While the GOL agreement did not mandate a monitor as was the case in Glencore, it included an almost identical compliance certification. Like the certification in the Glencore agreement, the DPA requires that 30 days before the agreement expires, the CEO and CCO of GOL certify that they are aware of the company’s compliance obligations and that the company has implemented a compliance program that is “reasonably designed to detect and prevent” violations. Assistant AG Polite referenced the use of compliance certification in the GOL resolution in his September 16 remarks and said the DOJ “will continue to use similar certifications in our corporate resolutions as appropriate.” appropriate for each case”.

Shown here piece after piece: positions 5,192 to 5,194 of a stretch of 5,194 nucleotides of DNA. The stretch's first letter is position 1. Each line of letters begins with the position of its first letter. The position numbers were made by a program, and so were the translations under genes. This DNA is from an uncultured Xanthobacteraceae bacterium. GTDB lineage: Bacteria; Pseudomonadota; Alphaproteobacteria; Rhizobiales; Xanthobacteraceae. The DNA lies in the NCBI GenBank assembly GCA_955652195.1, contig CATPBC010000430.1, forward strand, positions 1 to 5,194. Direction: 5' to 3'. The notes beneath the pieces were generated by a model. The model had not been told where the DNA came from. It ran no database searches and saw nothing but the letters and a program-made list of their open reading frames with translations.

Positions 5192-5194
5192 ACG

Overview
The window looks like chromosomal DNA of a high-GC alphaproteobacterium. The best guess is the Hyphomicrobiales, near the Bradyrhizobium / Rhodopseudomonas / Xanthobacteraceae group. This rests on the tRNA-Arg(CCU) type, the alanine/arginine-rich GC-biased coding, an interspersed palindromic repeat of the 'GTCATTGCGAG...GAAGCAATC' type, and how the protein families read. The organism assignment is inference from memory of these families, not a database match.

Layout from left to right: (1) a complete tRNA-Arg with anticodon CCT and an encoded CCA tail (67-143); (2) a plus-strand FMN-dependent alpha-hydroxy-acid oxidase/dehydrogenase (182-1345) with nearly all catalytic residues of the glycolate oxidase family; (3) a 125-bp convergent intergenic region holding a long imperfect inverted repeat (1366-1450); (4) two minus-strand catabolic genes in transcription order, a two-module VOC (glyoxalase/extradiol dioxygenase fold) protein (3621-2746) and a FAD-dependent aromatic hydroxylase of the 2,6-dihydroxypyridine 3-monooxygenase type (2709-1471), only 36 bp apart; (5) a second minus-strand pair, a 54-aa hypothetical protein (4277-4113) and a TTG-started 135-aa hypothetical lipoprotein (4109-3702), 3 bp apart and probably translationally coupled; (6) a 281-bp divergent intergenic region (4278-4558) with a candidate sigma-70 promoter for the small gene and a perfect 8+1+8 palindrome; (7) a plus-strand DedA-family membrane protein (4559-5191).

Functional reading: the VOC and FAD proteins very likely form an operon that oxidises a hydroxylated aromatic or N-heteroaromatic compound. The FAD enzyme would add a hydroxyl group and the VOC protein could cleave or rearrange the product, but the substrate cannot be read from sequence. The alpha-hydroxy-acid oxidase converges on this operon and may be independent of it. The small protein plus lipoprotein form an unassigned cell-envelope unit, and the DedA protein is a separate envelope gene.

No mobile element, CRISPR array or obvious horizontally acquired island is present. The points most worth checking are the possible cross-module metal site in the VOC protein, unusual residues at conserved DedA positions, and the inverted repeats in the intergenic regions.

In remarks to the University of Texas Law School on September 16, assistant AG Polite warned that “a business leader who ignores our emphasis on compliance does so at his own peril and perils”. Clearly, the DOJ’s focus on corporate compliance programs and its intention to use compliance certifications as a tool both to hold individuals accountable and to encourage companies to hold CCOs accountable is there. to stay. In light of this, companies would be well advised to ensure that their CCOs have sufficient authority within the organization and that their compliance programs are adequately resourced and otherwise “reasonably designed” to detect and prevent mistakes.